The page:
Without a doubt, the founders understood their experiment in self-government a step forward in human progress. Later Americans saw it the same way. John Quincy Adams in his Address . . . Celebrating the Declaration of Independence (Document 12) called our constitutional system the first legitimate government in the history of mankind, an achievement that “must forever stand alone.” Adams argued that the great milestones in human history were Jesus, the Protestant Reformation, and the American Revolution. Christianity is itself a revolutionary force, and the Reformation, Adams said, gave greater evidence of progress than technological advances did. That was because the Reformation empowered human beings to deal directly with their creator, without the mediation of priests. It granted every man the “right to the exercise of his own reason.” That’s another dimension of the idea of equality. There are a number of documents in the collection that track the religious aspect of the ideas of equality and progress. In fact, if you think about progressive politics today, and its championing of the least advantaged—well, that shows the influence of Christianity, even though many progressives today would not call themselves Christian.

5. Yet it seems Americans have defined progress in very different ways. Franklin seemed to suggest that human progress depends on individual efforts. Woodrow Wilson seemed to say it depends on the agency of the state—on the expertise that government can gather and bring to bear on human problems. 

Yes, this is an important theme that emerges after the Civil War. Beginning with the Farmers’ Movement (Document 26), a number of documents in the collection discuss the inequalities developing because of industrialization and the concentration of wealth. Americans struggle with this, realizing that, if we are really taking the Declaration seriously, we have to deal with these problems. The volume also includes some documents from the civil rights movement and the women’s rights movement. And a Supreme Court case from 2003, which shows the justices struggling with questions of equality and justice.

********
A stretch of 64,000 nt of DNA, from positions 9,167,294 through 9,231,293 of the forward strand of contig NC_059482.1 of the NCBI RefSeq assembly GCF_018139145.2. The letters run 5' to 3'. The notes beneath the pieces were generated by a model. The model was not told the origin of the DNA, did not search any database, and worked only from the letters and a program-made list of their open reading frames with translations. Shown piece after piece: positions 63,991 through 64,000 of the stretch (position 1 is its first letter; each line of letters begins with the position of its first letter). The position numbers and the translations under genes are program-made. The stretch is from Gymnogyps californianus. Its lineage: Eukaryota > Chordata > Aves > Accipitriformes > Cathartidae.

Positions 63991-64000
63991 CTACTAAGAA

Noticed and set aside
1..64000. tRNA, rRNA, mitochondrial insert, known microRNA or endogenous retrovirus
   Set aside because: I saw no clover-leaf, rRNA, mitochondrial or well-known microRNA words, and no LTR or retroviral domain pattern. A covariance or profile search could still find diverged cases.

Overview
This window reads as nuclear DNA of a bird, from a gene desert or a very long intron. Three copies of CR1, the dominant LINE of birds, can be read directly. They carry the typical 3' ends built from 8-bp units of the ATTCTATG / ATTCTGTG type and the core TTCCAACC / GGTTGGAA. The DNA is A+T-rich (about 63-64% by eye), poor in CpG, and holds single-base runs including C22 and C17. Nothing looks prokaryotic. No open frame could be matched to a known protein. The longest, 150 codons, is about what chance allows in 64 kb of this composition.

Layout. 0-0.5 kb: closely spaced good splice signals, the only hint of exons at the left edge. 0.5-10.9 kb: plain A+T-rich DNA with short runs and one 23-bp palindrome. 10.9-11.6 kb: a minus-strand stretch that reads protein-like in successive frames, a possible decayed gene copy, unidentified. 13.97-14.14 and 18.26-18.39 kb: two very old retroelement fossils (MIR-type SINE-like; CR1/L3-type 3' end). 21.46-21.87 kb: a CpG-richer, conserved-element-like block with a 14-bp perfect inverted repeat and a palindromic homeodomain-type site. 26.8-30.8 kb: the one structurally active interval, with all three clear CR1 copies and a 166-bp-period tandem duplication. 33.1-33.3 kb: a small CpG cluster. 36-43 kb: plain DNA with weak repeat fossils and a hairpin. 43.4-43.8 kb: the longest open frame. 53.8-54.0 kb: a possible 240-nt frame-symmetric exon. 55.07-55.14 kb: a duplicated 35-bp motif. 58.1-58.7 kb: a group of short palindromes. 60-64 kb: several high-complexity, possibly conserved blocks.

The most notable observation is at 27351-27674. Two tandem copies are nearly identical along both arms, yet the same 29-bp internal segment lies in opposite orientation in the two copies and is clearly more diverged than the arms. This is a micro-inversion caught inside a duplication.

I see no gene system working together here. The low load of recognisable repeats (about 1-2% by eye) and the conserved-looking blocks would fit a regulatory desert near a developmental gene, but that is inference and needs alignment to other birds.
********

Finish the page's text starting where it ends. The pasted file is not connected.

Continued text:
6. I was interested to see an excerpt from the report of the McGovern-Fraser commission (1971) in the collection. That commission is fairly obscure. Why did you include that excerpt?

Our master’s program is a program in history and government. We have document collections on the political parties, Congress, the presidency, and the judiciary and we have others in the works on the separation of powers and federalism. Working on the document collections that faculty like Joe Postell, Eric Sands, Jeremy Bailey and Josh Dunn have done, I have read a lot of very useful, very informative documents, so I wanted to make sure some of that got in the book. As the introduction to the report of the McGovern-Fraser commission explains, the reforms that the commission proposed have a lot to do with the current system we have of electing the president. There are a couple of other documents toward the end of the collection that also help explain aspects of our current politics.